By |May 21st, 2018|Uncategorized|0 Comments

Two Leaders, Called By Other Names

Recently some friends and I traveled to Nashville, to hear from Thistle Farms founder Becca Stevens.  Becca began a program 20 years ago to help women victims of sex trafficking, and it’s been remarkably successful.  80% of Thistle Farms survivors have jobs and have stayed clean and sober after a five-year snapshot. My friends and I are thinking of starting a sister organization where we live since two of the largest national interstates cross in our community, and sex trafficking has become a growing issue.

A key to their success is jobs. Becca shows us a chart of their many partner organizations (“let the experts help you”), and we tour the manufacturing facility she created from scratch, staffed by the survivors, (“The workforce is our mission”), where they make body lotions, soap and healing oils for sale (“let your products tell your story”). She reflects on these women, who are poster children—many not much older than children– for overcoming adversity.

“We teach them new life skills. Many of the women were sexually abused as children, and one goal is for them to learn how to sleep in a bed, instead of in a chair. They were raped in beds, so thinking of beds as comfort is a process.” Stories like these take my breath away.

For the book I’m writing, a leader I’m highlighting reminds me of Becca. He is Greg Boyle, founder of Homeboy Industries. Greg, who most call ‘G,’ works with gangs in LA and transforms these lost kids into loving, contributing members of the LA community. Again, the key to it all is jobs. He created Homeboy Industries, where they do silkscreen work, merchandising, maintenance, and own and staff a café too. By allowing them to feel useful, he helps these kids gain self-accountability and self-respect. The workforce is his mission too.

Oh a detail—both Becca and G are priests.  I call them priest-entrepreneurs, because they both started new businesses for their organizations which bring in millions, and provide jobs for those they serve. I’m convinced either could run a billion dollar business better than some who run them today.

We don’t hear much about leaders like Becca and G; instead, the media likes leaders who act like children, or narcissists who are motivated by arrogance and greed. The more sensational the person the better, because that means readers and ratings. I get it. I was in that business.

But how about shining a light on leaders like Becca and G? These two grown-ups know who they are, and what they can offer back to the world. They lead from a centered, stable place, and inspire their people every day by offering them jobs, compassion, and solidarity. They stand with their people, not above them. Because they do, each young man and woman recalibrates what is possible for them, what it means to find purpose. Like oxygen, people breathe in hope at Thistle Farms and Homeboy. We could all use a shot of hope every day.

These leadership stories are worth covering.

By |April 27th, 2018|Uncategorized|0 Comments

Running the Distance

It’s autumn, which means it’s time for the New York Marathon again. I always smile when the promotion hits for this race because I ran it a few years back, and it taught me a lot about life and work.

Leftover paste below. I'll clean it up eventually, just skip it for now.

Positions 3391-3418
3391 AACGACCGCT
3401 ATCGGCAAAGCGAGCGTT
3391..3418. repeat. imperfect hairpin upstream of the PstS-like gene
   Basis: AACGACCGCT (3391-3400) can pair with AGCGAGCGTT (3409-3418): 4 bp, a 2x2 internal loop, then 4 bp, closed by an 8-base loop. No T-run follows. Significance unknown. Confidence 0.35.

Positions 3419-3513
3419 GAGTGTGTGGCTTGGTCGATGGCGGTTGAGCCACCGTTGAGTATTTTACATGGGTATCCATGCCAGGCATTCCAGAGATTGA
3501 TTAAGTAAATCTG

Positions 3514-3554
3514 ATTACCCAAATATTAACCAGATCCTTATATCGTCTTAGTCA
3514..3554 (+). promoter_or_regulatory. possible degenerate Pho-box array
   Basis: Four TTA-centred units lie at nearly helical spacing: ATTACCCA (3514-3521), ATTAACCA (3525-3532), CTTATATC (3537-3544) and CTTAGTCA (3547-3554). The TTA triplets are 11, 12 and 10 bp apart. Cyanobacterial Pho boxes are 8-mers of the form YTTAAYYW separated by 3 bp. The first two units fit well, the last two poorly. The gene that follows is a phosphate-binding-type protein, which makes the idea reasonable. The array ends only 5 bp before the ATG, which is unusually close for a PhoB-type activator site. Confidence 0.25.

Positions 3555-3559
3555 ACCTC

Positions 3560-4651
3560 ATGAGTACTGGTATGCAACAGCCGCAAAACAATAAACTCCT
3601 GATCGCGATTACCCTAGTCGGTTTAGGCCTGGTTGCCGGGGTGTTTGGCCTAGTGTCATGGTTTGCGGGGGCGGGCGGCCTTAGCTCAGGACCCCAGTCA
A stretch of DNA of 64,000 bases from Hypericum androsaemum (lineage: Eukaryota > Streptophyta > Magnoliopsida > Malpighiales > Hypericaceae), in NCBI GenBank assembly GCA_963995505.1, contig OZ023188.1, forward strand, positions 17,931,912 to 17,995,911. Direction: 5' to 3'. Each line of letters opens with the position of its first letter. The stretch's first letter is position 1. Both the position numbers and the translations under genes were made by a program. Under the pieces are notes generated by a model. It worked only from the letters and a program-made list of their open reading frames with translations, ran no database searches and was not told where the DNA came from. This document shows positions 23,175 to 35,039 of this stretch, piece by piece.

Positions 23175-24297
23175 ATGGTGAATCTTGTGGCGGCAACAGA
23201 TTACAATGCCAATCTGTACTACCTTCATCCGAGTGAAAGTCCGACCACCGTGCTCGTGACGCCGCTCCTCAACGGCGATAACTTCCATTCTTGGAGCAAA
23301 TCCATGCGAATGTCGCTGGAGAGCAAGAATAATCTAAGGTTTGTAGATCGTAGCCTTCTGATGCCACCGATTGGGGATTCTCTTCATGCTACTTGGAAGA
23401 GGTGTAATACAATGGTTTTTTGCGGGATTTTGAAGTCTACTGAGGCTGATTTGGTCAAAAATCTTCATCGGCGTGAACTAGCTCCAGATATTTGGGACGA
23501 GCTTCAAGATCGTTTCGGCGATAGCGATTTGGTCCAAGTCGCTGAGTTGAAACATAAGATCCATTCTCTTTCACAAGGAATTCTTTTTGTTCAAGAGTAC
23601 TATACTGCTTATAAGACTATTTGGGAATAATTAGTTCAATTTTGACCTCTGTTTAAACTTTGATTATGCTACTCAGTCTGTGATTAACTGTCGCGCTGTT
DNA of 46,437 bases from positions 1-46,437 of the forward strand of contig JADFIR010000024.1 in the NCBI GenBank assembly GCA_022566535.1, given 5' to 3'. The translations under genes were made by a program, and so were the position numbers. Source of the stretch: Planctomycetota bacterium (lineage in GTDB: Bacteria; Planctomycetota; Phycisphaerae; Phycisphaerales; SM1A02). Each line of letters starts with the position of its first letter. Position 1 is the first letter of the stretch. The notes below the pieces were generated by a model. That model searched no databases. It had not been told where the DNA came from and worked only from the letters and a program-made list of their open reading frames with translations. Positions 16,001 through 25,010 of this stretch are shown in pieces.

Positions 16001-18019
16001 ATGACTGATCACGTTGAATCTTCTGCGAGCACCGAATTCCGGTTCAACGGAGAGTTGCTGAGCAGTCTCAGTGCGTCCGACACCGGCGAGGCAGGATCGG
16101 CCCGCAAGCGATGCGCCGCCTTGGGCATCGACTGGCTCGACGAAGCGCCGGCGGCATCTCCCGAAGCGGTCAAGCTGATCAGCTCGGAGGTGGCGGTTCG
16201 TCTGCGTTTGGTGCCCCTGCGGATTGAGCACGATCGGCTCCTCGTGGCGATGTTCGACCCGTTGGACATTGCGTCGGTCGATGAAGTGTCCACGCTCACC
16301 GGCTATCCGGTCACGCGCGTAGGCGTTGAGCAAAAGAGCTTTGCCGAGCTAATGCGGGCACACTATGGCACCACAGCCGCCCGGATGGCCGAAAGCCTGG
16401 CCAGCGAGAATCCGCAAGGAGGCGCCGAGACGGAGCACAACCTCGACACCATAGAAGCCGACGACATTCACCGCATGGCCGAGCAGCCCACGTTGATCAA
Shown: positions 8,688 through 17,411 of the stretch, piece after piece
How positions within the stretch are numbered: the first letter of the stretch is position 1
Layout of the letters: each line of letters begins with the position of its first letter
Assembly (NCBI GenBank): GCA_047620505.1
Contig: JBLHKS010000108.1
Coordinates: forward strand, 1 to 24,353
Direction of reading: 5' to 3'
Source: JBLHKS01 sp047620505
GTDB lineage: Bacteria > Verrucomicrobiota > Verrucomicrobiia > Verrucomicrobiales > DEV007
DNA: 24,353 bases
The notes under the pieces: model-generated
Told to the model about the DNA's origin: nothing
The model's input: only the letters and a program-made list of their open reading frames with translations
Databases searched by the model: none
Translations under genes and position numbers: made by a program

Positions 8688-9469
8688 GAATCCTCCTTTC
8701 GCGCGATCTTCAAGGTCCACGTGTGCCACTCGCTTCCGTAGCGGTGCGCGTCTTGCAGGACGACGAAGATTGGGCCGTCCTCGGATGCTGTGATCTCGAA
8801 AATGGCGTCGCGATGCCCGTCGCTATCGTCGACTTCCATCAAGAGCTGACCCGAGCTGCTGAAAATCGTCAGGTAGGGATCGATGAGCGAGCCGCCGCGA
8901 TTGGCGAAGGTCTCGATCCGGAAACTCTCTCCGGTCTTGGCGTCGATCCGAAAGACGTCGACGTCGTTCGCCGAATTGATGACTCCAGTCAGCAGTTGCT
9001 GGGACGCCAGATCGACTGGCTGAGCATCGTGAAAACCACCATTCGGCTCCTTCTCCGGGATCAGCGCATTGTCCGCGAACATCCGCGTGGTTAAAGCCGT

I trained with a book my HGTV colleague Jim Clayton let me borrow, and its philosophy for training was to only run 15 miles, not the full 26.2 miles you run when you’re competing. The logic was that you want to save some of the experience for the real race. If you go the distance before you run in the actual race, you might as well give yourself a medal and be done with it. OK, I could buy into that. I gradually trained over six months, adding miles to my run as the book prescribed, stopping at the 15-mile mark.

My husband Bill joined me in NY for the big weekend, not to run but to the cheerleader I needed. I was really nervous, but it was gorgeous fall weather to be out in, crisp and sunny. Before I knew it all of us were all off and running.

The miles flew by, just like in practice. NY locals flanked the streets yelling out encouragement. “Hey 41 (my number) you’re looking great! Keep it going 41! We’re with you!” They’ll never know how inspiring those words were, especially as I rounded the bend to press on beyond mile marker 15. Would my body hold out for the last 11 miles? It’s really no different than when you face any new skill or challenge you haven’t mastered yet. I felt anxious, but exhilarated too.

Bill and I’d made a plan that he’d been standing on mile marker 19. From the map it looked like a place where I could see him in the crowd, and it also was a point in the race where I’d need the reinforcement of having him there. I turned the corner to mile 19 and there he was, a tall guy with long arms waving madly at me. I started crying. And stopped running.

I was spent. My pace had gotten so slow that I was in a cluster of elderly runners. He saw my face and barged right into the race. (NY is a pretty loosely-regulated marathon). “What are you doing?” he asked me. “I’m done,” I explained. “I’ve run 19 miles, it’s further than I’ve ever run in my life. I’m done.”

Bill was quiet as we slowed to walk and finally he said, “OK, but I know you. I think tomorrow you’ll be sad you didn’t try to finish.” “Please help me finish!” I then cried in anguish. So he did. As he accelerated his stride, he told me stories and jokes to take my mind off the pain, and I began a slow jog. For the last mile he was just by my side, breathing with me, a trusted companion in those challenging final moments, and yep, I finished.

When we built HGTV we kept telling ourselves this was a marathon, not a sprint. The six guys and I were inseparable those first few years, celebrating as we passed the business mile markers we’d set, and sharing the failures too. In one nasty setback, we sat in a room together, quiet, before we dissected the mistake. We had a mourning moment before starting the race again. Like Bill, these trusted companions were at my side both in the most exciting, and most challenging of times. None of us could have done it alone. We ran the distance together to build a lasting business.

By |October 25th, 2017|Career development, Uncategorized|0 Comments